Only a few months had passed since Steve Cripe got the crazy notion of building an instrument for the hippie master on another coast. And yet there it now was, in Jerry’s hands. Do crazy dreams come true? Sometimes.
When the first notes of ‘How Sweet It Is’ rang out from Lightning Bolt/Florida at a Jerry Garcia Band show on August 7, 1993 , at the Seattle Center Stadium, it inaugurated, in a sense, a period that would become the final two years of Garcia’s life. A couple of weeks later, on August 21st at the Autzen Stadium at the University of Oregon in Eugene, the guitar would appear onstage with the Grateful Dead inside a stadium filled with tie-dyed revelers, spinners, tapers—the faithful, as Steve Cripe himself would say. Deadheads responded with a joyful noise to the chords of
“Here Comes Sunshine” emanating from Jerry’s guitar. Most probably didn’t even notice it wasn’t one of the familiar Irwins, not from far enough away.
Lightning Bolt’s debut would represent only the beginning of a wild ride of attention for its maker. Deadheads are nothing if not exacting in their scholarship over the band, even down to the minutia of the tech gear. According to Cripe “98% of Deadheads probably thought it was another Irwin,” but after the Eugene and Shoreline shows, those paying close enough attention had one burning question—what’s the deal with Jerry’s new guitar?
While no mention of Lightning Bolt seems to appear in reviews of the August 1993 shows, by the time the Dead rolled across country for the customary East Coast Fall Tour it was clear Jerry was laying down his licks on a new guitar.
A member of a particularly studious Deadhead subgroup, the amateur recordists who propagated band-sanctioned recordings made from a special section in the audience near the soundboard known as ‘tapers,’ recalls noticing Lightning Bolt from the first notes of the Philadelphia Spectrum run of shows in mid-September. “Whether it was the new guitar or the up-to-the-minute hardware recently installed in Lightning Bolt, Jerry had a different sound going on that tour,” recalls James D. McCallister. “It was bright, airy at times, almost acoustic in newer Americana-style tunes like ‘Lazy River Road.’”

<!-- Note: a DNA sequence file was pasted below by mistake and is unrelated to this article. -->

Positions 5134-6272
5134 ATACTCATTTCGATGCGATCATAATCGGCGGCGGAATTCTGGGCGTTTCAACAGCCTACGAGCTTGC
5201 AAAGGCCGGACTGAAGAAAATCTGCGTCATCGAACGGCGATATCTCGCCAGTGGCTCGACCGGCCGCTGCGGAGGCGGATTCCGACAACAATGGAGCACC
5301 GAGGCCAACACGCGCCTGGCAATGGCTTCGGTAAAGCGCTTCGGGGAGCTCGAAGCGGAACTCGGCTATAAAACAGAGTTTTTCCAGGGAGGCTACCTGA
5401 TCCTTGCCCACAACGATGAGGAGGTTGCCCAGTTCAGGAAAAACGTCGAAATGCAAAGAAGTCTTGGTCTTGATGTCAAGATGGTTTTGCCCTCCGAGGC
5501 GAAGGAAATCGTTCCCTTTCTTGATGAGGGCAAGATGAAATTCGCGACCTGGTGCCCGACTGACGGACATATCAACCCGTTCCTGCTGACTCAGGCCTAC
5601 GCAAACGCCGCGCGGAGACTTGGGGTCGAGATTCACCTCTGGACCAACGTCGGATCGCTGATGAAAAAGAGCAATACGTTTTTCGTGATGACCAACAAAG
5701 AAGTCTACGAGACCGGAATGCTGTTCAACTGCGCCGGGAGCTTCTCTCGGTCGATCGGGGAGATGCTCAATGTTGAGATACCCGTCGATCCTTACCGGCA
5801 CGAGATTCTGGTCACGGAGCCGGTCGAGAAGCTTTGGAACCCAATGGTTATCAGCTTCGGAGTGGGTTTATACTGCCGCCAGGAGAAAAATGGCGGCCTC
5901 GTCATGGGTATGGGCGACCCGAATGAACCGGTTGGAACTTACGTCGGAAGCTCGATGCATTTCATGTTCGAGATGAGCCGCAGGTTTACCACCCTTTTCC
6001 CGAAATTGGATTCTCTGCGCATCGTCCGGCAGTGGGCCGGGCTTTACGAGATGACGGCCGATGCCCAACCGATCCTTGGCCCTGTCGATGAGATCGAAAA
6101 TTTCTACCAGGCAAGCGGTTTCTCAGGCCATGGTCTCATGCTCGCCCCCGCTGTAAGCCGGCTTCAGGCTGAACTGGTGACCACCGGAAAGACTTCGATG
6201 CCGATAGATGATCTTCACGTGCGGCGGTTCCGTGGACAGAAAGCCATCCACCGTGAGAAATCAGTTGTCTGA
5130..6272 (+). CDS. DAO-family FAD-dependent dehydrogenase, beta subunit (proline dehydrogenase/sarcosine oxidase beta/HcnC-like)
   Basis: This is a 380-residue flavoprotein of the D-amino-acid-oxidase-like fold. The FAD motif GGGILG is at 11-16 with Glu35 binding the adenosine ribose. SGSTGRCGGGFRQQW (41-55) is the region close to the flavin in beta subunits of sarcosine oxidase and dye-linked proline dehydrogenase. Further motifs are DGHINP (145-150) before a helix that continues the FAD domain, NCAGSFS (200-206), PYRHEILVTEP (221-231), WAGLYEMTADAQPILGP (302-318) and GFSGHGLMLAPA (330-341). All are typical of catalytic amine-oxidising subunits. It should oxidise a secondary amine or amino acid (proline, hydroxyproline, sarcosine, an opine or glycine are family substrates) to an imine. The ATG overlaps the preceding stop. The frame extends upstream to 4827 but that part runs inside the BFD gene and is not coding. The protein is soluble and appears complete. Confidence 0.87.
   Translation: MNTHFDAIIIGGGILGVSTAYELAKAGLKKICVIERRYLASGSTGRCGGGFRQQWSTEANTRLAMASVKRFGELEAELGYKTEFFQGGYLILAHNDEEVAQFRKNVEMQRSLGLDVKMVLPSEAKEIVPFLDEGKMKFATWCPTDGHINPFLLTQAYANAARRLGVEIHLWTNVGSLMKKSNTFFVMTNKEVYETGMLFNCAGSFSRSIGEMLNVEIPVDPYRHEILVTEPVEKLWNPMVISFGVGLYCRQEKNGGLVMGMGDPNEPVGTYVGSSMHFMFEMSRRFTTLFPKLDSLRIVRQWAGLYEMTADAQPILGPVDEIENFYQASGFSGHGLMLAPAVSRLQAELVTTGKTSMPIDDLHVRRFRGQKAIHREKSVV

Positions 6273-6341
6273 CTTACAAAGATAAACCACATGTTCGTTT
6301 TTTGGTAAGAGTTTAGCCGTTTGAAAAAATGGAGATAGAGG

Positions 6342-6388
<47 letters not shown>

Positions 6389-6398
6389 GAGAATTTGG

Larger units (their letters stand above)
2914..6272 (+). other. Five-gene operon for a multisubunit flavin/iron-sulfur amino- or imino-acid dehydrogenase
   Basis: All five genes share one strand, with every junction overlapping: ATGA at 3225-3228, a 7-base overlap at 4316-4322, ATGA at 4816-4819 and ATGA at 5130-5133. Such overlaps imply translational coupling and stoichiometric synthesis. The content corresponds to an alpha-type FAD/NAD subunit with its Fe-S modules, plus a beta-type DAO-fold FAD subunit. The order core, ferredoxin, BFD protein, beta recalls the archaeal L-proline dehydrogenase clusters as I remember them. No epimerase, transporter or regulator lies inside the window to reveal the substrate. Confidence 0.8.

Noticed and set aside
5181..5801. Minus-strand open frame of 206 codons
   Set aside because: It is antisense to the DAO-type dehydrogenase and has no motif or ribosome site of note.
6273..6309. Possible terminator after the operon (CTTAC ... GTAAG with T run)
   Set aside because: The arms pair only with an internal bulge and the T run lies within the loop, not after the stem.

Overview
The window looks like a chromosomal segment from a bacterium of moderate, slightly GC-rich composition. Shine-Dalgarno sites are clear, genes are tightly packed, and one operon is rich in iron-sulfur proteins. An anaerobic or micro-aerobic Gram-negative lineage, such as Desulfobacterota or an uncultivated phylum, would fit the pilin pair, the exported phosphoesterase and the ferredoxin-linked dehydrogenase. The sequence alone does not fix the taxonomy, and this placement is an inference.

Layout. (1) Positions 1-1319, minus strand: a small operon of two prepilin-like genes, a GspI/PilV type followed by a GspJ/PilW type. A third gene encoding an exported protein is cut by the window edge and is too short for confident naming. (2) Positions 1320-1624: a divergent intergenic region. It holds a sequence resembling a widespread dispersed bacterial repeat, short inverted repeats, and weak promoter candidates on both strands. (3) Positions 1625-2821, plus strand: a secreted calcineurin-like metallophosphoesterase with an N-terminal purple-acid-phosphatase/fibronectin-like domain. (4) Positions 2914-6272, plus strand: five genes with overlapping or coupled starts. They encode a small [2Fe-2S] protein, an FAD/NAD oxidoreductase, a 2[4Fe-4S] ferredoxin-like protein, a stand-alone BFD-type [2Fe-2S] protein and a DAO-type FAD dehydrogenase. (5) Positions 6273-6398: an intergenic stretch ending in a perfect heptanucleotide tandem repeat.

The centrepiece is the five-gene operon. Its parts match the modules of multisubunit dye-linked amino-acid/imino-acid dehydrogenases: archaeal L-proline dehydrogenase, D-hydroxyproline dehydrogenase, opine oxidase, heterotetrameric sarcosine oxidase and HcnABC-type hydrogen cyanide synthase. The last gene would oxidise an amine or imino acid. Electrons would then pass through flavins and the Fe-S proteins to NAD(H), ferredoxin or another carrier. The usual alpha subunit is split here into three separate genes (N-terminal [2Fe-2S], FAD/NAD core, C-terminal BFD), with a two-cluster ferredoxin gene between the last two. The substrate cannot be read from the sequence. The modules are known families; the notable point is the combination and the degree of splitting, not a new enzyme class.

Indeed as Cripe himself asserted, at first McCallister assumed the instrument was a new Doug Irwin, at least until the next year when word got around. That’s when the Deadhead press came calling at Cripe’s doorstep to hear the story of what by then were the two new Garcia guitars, and a viable new business for the craftsman began to emerge from the notoriety.
Making a second guitar—one that had been ordered by a customer, not some spec job on a crazy whim—would prove at first to pose an interesting challenge. Its maker might have pulled off the mad feat of crafting Lightning Bolt and actually getting it into Jerry’s happy strumming hands, but one thing the woodworker hadn’t done was take notes. Or photographs, for that matter.
It wasn’t as easy back then—nobody had a phone in their pocket, much less one with a ten-zillion megapixel camera attached. During the time Cripe waited to hear whether Harriet Rose would agree to deliver Lightning Bolt to Jerry, the guitar sat around his workshop for over a month. “Dumb,” had been Cripe’s only reaction to not photographing his work before shipping it off, but let’s face it: for many artisans, it’s the process and not the outcome—sometimes being in the moment of creation holds more energetic juice than the finished object.
In any case, once Cripe began work on the guitar soon to become known as Top Hat (or ‘Florida 2’), after a certain point he realized he needed information about his own work in order to replicate it. Not so much to standards Jerry had laid out, rather the musician’s expectations from having handled the prior instrument—and with apparent gusto.